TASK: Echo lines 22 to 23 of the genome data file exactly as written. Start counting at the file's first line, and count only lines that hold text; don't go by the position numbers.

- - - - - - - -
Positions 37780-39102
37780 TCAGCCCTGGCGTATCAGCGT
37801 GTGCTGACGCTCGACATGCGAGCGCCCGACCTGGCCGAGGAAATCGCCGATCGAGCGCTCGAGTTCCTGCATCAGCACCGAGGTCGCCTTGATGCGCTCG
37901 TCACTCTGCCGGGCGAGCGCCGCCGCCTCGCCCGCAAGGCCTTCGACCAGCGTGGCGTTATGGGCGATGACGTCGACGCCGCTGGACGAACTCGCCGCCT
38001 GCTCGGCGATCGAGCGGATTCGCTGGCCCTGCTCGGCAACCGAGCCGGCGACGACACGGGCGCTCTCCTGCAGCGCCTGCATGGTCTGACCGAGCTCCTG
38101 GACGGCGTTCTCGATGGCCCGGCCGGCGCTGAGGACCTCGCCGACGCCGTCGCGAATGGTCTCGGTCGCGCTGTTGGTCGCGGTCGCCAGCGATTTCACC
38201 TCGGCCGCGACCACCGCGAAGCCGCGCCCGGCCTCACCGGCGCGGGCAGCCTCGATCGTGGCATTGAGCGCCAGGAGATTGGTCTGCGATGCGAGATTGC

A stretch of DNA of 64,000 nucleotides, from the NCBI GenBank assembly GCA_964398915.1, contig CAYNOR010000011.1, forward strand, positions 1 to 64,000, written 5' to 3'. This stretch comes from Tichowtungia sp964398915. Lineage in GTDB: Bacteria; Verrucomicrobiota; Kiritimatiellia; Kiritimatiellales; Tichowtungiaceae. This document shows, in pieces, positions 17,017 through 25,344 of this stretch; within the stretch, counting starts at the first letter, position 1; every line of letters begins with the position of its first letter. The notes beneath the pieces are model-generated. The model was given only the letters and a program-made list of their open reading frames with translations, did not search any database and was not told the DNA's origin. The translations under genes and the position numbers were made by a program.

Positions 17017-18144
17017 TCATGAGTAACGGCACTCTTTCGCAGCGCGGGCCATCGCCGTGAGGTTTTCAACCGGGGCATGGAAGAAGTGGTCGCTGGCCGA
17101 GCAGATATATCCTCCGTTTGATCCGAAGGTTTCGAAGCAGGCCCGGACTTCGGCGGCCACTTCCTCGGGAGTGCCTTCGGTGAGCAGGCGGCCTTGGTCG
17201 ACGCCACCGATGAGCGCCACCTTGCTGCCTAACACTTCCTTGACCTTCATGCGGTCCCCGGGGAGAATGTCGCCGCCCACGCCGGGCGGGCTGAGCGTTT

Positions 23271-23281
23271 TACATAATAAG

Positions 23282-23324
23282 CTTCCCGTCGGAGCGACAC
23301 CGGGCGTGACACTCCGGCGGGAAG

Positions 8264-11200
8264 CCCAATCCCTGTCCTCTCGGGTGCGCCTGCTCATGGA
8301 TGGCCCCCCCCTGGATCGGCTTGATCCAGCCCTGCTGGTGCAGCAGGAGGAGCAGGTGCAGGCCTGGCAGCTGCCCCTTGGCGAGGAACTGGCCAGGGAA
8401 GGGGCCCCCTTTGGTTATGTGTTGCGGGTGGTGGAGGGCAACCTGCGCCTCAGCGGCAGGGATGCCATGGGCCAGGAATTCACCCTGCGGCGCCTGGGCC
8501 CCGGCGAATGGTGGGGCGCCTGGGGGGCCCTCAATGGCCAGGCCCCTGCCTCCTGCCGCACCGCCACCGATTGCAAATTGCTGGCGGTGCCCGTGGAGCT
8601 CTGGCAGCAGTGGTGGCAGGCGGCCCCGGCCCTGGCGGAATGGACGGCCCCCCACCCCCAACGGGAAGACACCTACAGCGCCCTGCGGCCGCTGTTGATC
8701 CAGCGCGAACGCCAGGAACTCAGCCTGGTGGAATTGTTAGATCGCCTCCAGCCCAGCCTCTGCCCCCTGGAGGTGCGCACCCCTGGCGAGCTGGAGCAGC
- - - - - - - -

8501 CCGGCGAATGGTGGGGCGCCTGGGGGGCCCTCAATGGCCAGGCCCCTGCCTCCTGCCGCACCGCCACCGATTGCAAATTGCTGGCGGTGCCCGTGGAGCT
8601 CTGGCAGCAGTGGTGGCAGGCGGCCCCGGCCCTGGCGGAATGGACGGCCCCCCACCCCCAACGGGAAGACACCTACAGCGCCCTGCGGCCGCTGTTGATC